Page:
Written by Aileen Sheehy
Four of the Wellcome Trust Sanger Institute researchers have made it to the Thomson Reuters top 15 most influential scientific researchers of 2011. Professor Mike Stratton, Dr Andy Futreal, Dr Peter Campbell and Dr Panos Deloukas, according to citations tracked during 2011, recorded some of the highest numbers of “Hot Papers” published over the preceding two years.
On 12 April 2012, the Intellectual Property & Science business of Thomson Reuters announced The Hottest Research of 2011, a ranking of the most influential scientific researchers and research papers of the year by Science Watch®, its open Web resource for science metrics and analysis. This year’s group of 15 Hottest Researchers each contributed to at least 10 Hot Papers, covering key areas such as genetics, cardiology, epidemiology and cancer research.
Professor Mike Stratton, Director of the Sanger Institute and joint head of the Cancer Genome project is the highest ranked of the Sanger Institute researchers at an impressive joint second position with 13 influential papers published over the past two years. Dr Andy Futreal, former head of Cancer Genomics at the Sanger Institute and current researcher at the MD Anderson Cancer Centre, is placed at third position with 12 influential papers. Dr Peter Campbell, current head of Cancer Genomics at the Sanger Institute, is positioned joint fourth in the rankings with 11 influential papers.
Dr Futreal, Dr Campbell and Professor Stratton, as part of the Cancer Genomics team at the Sanger Institute in from 2009 to 2011, used the human genome sequence and high-throughput mutation detection techniques to identify cancer causing mutations and hence identify genes critical to the development of human cancers. Some of the team’s most significant findings since 2009 were the identification of a gene mutation associated with blood cancers and the discovery of chromosomal crisis where the genome can be shattered into hundreds of fragments in a single cellular catastrophe.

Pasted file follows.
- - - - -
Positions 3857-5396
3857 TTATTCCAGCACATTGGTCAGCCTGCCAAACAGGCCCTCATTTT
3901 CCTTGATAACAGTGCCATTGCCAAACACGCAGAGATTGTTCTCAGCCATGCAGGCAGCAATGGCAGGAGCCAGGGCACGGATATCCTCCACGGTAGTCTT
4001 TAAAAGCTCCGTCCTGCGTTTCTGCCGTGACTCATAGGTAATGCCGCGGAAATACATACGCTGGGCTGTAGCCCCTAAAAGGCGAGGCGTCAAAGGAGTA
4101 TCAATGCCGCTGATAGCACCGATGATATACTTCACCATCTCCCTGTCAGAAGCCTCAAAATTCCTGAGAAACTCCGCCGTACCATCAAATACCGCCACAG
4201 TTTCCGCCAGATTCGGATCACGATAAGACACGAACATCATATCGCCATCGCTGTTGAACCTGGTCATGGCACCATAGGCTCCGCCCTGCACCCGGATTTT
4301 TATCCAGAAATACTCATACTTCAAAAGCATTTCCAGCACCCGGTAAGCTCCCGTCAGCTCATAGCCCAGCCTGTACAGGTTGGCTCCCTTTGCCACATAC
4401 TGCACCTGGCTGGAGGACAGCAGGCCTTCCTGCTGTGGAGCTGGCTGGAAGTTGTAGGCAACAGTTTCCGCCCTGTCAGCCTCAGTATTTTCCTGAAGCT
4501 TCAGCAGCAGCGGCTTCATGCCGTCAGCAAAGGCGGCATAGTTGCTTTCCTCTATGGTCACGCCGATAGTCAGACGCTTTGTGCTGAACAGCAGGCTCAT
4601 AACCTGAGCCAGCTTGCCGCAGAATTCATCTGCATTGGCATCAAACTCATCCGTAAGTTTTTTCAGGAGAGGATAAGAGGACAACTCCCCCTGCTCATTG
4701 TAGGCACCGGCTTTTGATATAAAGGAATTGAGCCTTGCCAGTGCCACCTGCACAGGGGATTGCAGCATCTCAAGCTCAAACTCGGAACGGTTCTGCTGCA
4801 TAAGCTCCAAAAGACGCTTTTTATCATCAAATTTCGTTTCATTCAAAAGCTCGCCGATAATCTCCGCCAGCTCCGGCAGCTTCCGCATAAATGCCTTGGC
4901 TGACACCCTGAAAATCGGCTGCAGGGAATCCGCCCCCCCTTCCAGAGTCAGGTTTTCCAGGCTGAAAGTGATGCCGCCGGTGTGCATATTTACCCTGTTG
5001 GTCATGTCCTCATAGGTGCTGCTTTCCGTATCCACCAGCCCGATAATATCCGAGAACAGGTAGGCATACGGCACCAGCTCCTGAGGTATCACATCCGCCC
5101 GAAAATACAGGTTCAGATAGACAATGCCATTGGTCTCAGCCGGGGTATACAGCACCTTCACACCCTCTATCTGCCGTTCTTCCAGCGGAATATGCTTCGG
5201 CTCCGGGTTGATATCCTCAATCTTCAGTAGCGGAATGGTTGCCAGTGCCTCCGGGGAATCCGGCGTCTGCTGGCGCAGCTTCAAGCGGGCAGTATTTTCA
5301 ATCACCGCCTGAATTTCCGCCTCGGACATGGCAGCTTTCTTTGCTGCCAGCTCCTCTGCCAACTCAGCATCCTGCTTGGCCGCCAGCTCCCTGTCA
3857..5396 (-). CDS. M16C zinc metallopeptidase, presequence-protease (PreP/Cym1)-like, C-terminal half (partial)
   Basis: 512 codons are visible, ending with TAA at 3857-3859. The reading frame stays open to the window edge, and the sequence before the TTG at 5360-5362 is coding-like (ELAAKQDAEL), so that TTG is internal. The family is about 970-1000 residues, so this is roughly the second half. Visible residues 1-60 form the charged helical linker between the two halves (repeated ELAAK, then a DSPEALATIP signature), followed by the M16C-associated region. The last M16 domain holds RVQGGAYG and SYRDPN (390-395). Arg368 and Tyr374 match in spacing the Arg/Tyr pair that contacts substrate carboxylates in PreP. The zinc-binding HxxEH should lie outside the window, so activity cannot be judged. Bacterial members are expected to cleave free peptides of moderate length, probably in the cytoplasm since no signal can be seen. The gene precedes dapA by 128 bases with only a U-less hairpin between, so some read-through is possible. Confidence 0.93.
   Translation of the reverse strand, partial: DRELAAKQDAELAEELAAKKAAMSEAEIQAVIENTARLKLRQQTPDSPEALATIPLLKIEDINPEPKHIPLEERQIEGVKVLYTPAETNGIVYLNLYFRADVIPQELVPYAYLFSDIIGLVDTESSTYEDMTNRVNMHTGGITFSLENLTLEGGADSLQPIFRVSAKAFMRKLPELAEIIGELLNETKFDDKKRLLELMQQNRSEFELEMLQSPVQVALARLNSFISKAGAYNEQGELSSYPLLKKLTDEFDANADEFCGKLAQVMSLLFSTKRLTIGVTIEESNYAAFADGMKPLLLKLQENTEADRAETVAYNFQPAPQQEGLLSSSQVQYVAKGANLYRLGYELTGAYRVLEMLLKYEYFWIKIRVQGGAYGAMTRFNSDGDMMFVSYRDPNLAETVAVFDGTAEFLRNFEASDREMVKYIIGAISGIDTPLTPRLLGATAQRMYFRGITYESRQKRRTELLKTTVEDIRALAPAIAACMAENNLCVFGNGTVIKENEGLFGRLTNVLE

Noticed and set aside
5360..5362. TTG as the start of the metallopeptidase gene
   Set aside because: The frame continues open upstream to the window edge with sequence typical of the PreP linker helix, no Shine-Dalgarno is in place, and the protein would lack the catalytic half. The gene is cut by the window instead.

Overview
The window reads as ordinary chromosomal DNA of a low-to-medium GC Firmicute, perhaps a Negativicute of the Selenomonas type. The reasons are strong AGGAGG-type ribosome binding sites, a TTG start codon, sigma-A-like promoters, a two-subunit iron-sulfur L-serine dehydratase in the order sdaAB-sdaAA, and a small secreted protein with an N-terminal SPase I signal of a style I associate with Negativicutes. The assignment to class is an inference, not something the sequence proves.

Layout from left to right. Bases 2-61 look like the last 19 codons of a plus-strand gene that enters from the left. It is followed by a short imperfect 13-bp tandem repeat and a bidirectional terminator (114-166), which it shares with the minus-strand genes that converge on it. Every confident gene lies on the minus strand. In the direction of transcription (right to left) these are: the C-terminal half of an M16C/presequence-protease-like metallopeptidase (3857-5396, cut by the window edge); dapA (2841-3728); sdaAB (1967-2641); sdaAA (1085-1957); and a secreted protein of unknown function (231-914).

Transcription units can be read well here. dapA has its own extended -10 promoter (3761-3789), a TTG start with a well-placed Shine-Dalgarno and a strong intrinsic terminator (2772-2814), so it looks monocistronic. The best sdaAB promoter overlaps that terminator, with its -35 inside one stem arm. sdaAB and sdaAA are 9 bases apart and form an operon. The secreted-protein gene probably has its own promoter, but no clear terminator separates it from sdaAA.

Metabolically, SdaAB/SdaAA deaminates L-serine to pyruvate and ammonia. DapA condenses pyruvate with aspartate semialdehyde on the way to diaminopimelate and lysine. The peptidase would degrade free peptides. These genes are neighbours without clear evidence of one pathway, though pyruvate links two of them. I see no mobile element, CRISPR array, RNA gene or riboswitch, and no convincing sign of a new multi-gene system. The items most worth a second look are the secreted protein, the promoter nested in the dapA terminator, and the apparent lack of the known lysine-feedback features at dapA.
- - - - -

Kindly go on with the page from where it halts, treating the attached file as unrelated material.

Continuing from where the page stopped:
Dr Panos Deloukas, whose research interest lies in coronary artery disease and myocardial infarction and leads the Genetics of Complex Traits in Humans Group, is ranked at joint fifth after contributing to 10 of the influential papers.
Dr Deloukas heads the Sanger Institute’s contribution to the Wellcome Trust Case Control Consortium, a consortium that aims to understand patterns of human genome sequence variation. The Consortium has undertaken three experiments so far: genome wide association studies of seven complex human diseases of major public health importance such as bipolar disorder (BD), coronary artery disease (CAD) and Crohn’s disease (CD), a genome wide study for tuberculosis, and an association study for breast cancer, multiple sclerosis, ankylosing spondylitis, and autoimmune thyroid disease.
The year’s Hottest Researchers were identified using citations that occurred during calendar year 2011 for papers published between 2009 and 2011.
Aileen Sheehy is a science communicator in the Media, PR and Communications Team at the Sanger Institute.